Innovation The intrinsic structure of companies has long been a subject of study, most famously by Ronald Coase, the eminent British economist and recipient of the 1991 Nobel Prize in economics. In 1937, Coase published a seminal paper, The Nature of the Firm, in which he explained that, in principle, a firm should be able to find the cheapest, most productive goods and services by contracting them out in an efficient, open marketplace. However, markets are not perfectly fluid. Transaction costs are incurred in obtaining goods and services outside the firm, such as searching for the right people, negotiating a contract, coordinating the work, managing intellectual property and so on. Firms thus came into being to make it easier to get work done. A well managed company tries to achieve a good balance between the work that gets done within and outside its boundaries.

GBU-28 The Guided Bomb Unit 28 (GBU-28) is a 5,000-pound (2,268 kg) laser-guided "bunker busting" bomb nicknamed "Deep Throat" produced originally by the Watervliet Arsenal, Watervliet, New York. It was designed, manufactured, and deployed in less than three weeks due to an urgent need during Operation Desert Storm to penetrate hardened Iraqi command centers located deep underground. Only two of the weapons were dropped in Desert Storm, both by F-111Fs.[1] The Enhanced GBU-28 augments the laser-guidance with Inertial navigation and GPS guidance systems.[2] Design and development[edit]

About - reported.ly First Look Media’s reported.ly is based all over the world, but we’re all easily reachable. Find out a little more about us below and how to get in contact with us. Our Twitter: Our team Twitter listOur FacebookOur subredditOur Storify collectionOur Medium collection Our team Malachy Browne Malachy is Managing Editor and Europe Anchor of Reported.ly. How Republicans are Being Taught to Talk About Occupy Wall Street To Our Faithful Current.com Users: Current's run has ended after eight exciting years on air and online. The Current TV staff has appreciated your interest, support, participation and unflagging loyalty over the years.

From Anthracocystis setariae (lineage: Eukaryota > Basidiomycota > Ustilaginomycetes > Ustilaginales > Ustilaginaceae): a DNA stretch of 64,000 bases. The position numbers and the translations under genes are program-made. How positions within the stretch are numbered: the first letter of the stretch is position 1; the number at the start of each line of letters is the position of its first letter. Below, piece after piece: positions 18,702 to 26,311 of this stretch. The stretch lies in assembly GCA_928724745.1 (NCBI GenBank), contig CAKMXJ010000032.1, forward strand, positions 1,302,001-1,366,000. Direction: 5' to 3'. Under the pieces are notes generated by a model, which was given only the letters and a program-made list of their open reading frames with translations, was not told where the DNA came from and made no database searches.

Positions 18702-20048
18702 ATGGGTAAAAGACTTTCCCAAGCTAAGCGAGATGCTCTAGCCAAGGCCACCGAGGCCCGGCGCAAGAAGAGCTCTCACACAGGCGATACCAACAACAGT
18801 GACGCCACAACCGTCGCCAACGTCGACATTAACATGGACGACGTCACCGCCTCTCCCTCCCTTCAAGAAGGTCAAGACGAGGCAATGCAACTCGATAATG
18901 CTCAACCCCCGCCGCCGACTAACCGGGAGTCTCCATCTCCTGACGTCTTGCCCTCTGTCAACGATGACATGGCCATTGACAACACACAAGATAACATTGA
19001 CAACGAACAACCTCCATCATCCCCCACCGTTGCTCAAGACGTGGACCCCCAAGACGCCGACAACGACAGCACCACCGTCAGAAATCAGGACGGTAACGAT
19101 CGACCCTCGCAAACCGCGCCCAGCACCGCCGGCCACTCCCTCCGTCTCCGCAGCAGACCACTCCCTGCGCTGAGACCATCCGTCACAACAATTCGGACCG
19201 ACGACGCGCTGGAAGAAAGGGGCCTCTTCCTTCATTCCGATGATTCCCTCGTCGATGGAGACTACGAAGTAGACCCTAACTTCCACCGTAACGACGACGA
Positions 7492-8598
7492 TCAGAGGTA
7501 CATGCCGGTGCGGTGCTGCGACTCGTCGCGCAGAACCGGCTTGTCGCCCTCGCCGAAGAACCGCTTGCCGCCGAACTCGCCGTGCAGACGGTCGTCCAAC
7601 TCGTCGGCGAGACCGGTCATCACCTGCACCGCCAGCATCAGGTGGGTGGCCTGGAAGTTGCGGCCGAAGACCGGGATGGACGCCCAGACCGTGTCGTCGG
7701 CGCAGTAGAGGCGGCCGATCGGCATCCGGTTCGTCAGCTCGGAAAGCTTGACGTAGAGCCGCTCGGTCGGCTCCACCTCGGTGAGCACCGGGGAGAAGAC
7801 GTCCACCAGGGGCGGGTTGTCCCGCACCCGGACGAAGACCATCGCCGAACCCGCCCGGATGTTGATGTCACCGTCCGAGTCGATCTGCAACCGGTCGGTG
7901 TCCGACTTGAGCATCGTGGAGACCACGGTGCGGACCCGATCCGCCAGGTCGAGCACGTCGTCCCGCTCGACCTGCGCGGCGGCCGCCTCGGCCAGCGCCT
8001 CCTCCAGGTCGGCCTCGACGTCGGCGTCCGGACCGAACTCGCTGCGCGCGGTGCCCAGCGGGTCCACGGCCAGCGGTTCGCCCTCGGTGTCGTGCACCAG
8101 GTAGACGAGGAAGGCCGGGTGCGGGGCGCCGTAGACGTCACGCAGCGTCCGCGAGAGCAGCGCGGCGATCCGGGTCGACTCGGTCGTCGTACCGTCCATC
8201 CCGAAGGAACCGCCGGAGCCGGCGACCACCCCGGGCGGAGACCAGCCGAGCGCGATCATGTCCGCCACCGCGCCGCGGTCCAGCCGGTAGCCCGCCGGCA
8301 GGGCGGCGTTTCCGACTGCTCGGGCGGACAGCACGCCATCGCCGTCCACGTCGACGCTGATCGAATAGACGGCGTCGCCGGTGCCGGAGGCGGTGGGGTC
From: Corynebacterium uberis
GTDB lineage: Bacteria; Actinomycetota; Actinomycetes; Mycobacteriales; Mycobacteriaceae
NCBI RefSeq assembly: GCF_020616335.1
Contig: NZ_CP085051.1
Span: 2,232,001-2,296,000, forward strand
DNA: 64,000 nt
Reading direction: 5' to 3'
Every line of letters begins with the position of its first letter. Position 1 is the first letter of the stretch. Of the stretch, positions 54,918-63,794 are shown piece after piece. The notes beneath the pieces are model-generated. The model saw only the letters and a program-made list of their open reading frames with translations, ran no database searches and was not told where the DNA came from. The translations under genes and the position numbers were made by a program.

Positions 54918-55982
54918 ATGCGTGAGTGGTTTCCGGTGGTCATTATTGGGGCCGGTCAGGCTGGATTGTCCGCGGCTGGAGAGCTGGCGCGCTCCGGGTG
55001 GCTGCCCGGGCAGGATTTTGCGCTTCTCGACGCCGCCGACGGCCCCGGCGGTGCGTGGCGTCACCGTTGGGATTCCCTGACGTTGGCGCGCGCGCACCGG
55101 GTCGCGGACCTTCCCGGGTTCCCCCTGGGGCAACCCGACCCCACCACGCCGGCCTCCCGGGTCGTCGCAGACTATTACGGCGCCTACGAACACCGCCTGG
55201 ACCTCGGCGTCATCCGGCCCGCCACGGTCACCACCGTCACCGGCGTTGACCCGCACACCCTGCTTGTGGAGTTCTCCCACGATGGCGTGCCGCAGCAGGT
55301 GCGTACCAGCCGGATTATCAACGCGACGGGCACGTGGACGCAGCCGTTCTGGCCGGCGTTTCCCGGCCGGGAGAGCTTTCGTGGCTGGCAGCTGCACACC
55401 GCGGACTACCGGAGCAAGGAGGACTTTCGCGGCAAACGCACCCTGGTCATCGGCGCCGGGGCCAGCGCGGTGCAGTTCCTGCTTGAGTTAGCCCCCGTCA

The Personal News Cycle: How Americans choose to get news Published This research was conducted by the Media Insight Project — an initiative of the American Press Institute and the Associated Press-NORC Center for Public Affairs Research Introduction ALEC Exposed - Alec Exposed Progressive Policies Win at the Ballot Box Ballot measures across the country passed on November 8th highlighting the fact that progressive values still resonate with the U.S. electorate. Gains were made even in the face of industry deception and big dollar ad campaigns. In a victory for climate activists and solar energy, Floridians voted down Amendment 1, a constitutional amendment which would have made it hard for people with solar panels to sell energy back to the grid. Read the rest of this item here. Kochs Battle Dark Money Disclosure in South Dakota

Why did Hillary Clinton lose? Sign Up for Our free email newsletters Donald Trump's victory over Hillary Clinton will probably be considered the second-greatest upset in American presidential politics, after Harry Truman's come-from-behind victory in 1948. It raises one big question: Why did Clinton lose? Trump is a literally unprecedented candidate in American history: He is the first American president to be elected with no military or political experience of any kind. During his campaign, he made multiple gaffes and insulted about every ethnic group in the country aside from white people.

Related: